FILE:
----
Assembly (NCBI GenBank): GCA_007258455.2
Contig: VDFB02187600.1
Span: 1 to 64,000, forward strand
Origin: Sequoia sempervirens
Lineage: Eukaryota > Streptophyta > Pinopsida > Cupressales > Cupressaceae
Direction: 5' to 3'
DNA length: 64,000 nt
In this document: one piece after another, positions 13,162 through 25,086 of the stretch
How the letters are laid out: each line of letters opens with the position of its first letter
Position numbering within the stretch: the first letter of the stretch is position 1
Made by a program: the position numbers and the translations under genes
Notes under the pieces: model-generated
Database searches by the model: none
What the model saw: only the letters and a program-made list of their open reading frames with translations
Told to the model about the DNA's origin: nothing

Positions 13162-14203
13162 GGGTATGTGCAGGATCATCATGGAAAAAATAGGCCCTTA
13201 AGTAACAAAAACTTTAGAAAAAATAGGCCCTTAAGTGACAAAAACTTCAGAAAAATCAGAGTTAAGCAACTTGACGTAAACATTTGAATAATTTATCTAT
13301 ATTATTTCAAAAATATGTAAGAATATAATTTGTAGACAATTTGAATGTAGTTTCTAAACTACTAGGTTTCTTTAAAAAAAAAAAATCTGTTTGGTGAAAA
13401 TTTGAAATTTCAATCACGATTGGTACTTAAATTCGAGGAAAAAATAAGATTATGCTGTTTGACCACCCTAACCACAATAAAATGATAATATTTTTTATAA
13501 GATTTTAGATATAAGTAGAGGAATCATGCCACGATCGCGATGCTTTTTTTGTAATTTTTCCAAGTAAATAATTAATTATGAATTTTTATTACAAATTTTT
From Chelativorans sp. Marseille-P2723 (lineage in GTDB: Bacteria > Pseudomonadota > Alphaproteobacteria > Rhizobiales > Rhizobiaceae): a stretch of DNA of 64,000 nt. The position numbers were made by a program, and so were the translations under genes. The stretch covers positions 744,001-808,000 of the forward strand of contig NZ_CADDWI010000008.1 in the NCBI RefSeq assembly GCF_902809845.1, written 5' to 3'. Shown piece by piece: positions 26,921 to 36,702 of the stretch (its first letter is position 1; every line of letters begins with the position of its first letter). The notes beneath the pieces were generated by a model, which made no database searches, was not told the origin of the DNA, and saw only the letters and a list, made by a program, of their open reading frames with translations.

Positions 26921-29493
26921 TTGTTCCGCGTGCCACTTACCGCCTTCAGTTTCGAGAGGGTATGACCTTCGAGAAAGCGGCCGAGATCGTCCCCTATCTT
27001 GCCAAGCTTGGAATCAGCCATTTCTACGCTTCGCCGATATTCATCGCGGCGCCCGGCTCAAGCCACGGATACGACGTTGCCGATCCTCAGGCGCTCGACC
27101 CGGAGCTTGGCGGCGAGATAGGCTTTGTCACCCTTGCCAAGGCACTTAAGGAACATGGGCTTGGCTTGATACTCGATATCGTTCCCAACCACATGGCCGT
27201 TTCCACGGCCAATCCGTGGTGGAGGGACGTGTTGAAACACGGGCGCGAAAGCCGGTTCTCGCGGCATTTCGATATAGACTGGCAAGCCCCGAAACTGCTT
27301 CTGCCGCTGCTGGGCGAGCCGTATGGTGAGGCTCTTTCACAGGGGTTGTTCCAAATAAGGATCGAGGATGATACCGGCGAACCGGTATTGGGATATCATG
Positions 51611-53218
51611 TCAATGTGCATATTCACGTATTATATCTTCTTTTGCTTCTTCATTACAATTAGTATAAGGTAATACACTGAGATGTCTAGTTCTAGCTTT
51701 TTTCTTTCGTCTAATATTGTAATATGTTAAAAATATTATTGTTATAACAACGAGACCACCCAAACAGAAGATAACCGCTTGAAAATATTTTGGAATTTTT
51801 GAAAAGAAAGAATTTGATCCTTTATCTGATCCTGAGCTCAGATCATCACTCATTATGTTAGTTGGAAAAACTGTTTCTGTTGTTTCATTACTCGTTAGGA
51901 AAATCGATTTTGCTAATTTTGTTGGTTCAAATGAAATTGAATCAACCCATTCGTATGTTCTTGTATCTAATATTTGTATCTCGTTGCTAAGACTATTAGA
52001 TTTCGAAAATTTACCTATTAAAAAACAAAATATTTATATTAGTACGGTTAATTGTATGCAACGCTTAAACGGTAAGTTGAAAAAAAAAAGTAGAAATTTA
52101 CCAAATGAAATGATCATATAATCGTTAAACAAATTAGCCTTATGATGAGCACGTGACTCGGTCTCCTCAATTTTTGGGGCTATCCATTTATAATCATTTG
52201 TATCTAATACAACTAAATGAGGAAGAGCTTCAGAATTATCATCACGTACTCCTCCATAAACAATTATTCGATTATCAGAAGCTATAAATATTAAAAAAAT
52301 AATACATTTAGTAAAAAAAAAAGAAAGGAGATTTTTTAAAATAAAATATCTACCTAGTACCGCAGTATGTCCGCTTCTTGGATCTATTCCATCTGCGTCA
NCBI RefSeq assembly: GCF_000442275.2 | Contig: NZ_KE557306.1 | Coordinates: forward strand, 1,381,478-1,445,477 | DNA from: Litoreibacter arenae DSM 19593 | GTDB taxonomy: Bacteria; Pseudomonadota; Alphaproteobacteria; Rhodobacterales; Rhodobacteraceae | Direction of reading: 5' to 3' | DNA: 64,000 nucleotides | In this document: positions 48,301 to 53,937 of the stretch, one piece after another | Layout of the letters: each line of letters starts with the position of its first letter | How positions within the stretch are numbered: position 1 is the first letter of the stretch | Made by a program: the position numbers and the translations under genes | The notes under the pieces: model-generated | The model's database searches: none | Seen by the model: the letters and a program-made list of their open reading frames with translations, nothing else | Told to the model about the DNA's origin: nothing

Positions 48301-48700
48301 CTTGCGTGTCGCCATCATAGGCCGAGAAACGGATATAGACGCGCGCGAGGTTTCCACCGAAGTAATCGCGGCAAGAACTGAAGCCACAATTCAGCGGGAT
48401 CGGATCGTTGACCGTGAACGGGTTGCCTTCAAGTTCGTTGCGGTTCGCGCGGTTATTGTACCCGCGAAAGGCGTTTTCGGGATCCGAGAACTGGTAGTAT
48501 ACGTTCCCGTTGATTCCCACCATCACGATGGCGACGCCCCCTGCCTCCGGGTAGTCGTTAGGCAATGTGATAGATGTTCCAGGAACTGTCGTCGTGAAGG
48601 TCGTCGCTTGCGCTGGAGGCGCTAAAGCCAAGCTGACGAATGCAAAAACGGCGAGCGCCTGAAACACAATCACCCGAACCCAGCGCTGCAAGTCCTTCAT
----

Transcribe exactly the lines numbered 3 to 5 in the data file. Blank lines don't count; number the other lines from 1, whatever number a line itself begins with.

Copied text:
Span: 1 to 64,000, forward strand
Origin: Sequoia sempervirens
Lineage: Eukaryota > Streptophyta > Pinopsida > Cupressales > Cupressaceae